First Stop: Travelers Aid
Union Station Help Desk Assists D.C. Visitors and Others in Need
Tucked amid the hustle and bustle of the arrivals gate for Amtrak passengers, the Travelers Aid desk at Union Station may be hard to spot. But for the weary, downtrodden, lost and stranded who use the nonprofit service, it is invaluable.
Martha Morris, director of development for Travelers Aid, said the organization is the first stop for many people visiting Washington, D.C.
“We’re in some ways a gateway for visitors to our nation’s capital,” Morris said. “So when people get off the train at Union Station, they often come right to Travelers Aid.”
The service, part of a nationwide social services network, hands out “thousands of brochures on all sorts of sightseeing,” Morris said, and also helps tourists get directions, use the Metro and navigate through Union Station.
But beyond travel tips, Travelers Aid also offers social services such as assistance in family crises and protective travel services for people in need of help.
In the past year, the three Travelers Aid locations (Union Station as well as Dulles International and Ronald Reagan Washington National airports) gave assistance to more than 970,000 travelers and saw a 15 percent increase in the amount of social services provided.
The humanitarian role of Travelers Aid is where Morris believes the services of the organization stand out. [IMGCAP(1)]
“The other part of what we do is the social service,” Morris said. “That, I think, is where we are unique … I don’t think there’s any other agency in Washington that does that. And we don’t charge, it’s a free service and we do provide professional casework management to those who need it.”
Morris attributes the increase in social work cases to a variety of reasons.
“There’s three trends that we’re seeing,” Morris explained. “One is number of mental illness cases, the second one is women who are victims of domestic violence, and the third one is young men who have come to Washington to get a job and they might get a job, or they don’t get one, but even if they do, they can’t find a place to live that’s affordable. That’s a huge problem here in Washington.”
Willie Ringold, director of social services for Travelers Aid, believes the organization prevents an increase in citywide vagrancy.
“We prevent homelessness, I think, because we are able to provide some assistance to a lot of individuals, and I think we are the only one in the city that is providing a transportation need,” Ringold said. “We can provide transportation back to a city therefore preventing these people from becoming homeless and becoming a drain on the other services here in the city.”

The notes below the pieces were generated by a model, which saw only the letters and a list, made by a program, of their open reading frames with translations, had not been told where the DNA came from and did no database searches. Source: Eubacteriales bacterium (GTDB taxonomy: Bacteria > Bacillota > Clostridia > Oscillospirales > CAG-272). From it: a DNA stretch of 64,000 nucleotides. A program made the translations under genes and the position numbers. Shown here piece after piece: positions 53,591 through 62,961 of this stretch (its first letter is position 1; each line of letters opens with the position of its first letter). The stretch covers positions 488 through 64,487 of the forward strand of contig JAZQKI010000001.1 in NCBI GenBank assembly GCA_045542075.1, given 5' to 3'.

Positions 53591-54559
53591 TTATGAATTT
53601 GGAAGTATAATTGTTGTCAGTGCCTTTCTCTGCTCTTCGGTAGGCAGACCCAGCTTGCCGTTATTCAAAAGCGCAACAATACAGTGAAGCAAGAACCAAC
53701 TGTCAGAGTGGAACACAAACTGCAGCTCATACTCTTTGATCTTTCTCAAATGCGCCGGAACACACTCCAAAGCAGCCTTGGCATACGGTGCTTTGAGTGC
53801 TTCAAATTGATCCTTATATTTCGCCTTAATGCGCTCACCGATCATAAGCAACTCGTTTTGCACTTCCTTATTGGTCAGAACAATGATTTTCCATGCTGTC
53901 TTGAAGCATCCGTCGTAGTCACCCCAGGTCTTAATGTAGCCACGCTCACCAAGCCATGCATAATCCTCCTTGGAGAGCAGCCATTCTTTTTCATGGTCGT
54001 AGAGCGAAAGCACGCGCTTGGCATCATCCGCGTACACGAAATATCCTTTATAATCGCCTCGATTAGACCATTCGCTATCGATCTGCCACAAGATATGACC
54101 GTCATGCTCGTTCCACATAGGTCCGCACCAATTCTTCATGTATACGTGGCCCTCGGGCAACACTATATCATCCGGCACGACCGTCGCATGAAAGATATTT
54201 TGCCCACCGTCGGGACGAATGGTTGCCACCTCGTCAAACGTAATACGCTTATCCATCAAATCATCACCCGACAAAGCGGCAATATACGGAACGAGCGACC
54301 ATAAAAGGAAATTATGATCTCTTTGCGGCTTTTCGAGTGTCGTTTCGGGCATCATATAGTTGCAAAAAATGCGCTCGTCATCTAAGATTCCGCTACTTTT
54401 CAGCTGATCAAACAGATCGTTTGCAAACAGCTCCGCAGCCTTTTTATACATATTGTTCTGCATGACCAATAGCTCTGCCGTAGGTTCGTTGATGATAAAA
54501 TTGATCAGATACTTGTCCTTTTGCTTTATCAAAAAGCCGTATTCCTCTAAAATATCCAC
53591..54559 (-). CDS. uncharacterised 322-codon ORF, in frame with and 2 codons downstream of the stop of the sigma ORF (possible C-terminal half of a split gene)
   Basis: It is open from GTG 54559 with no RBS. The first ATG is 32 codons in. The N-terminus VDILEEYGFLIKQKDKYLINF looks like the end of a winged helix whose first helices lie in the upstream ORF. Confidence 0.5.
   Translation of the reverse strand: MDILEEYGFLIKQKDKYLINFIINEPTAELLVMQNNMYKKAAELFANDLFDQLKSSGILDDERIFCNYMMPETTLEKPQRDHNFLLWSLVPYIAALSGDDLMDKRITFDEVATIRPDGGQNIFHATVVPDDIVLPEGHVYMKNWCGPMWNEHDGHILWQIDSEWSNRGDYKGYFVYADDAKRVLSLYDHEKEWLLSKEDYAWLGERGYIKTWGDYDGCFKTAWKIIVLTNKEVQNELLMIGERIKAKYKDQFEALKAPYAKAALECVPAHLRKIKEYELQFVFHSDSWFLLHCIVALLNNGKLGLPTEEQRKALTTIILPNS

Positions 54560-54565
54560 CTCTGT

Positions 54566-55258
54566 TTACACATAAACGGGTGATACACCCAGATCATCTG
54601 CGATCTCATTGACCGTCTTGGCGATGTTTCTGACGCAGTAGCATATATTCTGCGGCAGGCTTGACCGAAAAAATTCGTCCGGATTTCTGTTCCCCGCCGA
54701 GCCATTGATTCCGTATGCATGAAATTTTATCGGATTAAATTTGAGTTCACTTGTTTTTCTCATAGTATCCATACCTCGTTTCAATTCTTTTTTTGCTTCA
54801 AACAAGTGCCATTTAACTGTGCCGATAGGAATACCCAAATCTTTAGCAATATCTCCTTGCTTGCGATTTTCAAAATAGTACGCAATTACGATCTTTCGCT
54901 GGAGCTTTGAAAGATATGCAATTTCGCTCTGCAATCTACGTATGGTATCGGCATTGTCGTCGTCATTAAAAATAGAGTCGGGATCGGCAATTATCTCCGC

Any potential client of Travelers Aid must meet a number of criteria to receive aid; for instance, the individual cannot have been stranded in the city for longer than six months, and anyone who is seeking transportation assistance must be able to prove that there will be someone who can meet them at their destination.
Funding for Travelers Aid services comes from a number of sources, including contracts with the Metropolitan Airport Authority, grant donations from several Washington-based private foundations and private donors. Travelers Aid also has an agreement through Greyhound Lines and receives a discount on the bus vouchers the program distributes.
Still, Travelers Aid could not operate without the large amount of volunteers who dedicate their time to the three D.C. locations.
“They’re our lifeblood,” Morris said. “We would not be able to do what we do without them. If you look at the ratio of staff to volunteers in the Washington area you’ll quickly see why. We have 11 staff people and we have 430 volunteers. At the two airports and at Union Station, it’s a very cost-efficient way of operating.”
The volunteers at Travelers Aid are, according to Morris, not only dedicated, but also well-traveled, bilingual and very intelligent.
Pat Flanigan has been volunteering for the organization since she left her job as a public health nurse 10 years ago, and she now works at both the Reagan airport and Union Station locations. The most interesting and challenging aspect of her work, Flanigan said, is “just getting to meet different types of people who come through there. We have people from all over the world who come through Union Station, especially.”
Flanigan, whose husband, Jim, is a fellow volunteer, said she believes that through volunteer experience, “you meet some wonderful fellow volunteers. They’re wonderful people, and I think they’re all there because they have some desire to assist people. Otherwise they’d find something else to do. There’s so many things you can volunteer for in this city. But this one is fun. I think that’s why most of us come back. It’s fun to meet the people … and sometimes it’s a real challenge to help.”
The organization and its volunteers are focused on meeting the changing needs of the District and the people it serves.
“The goal is that the client has to be better off as a result of what we do for them,” Morris said. “That’s the goal. And that’s basic social service, you’re always trying to get someone in a better situation.”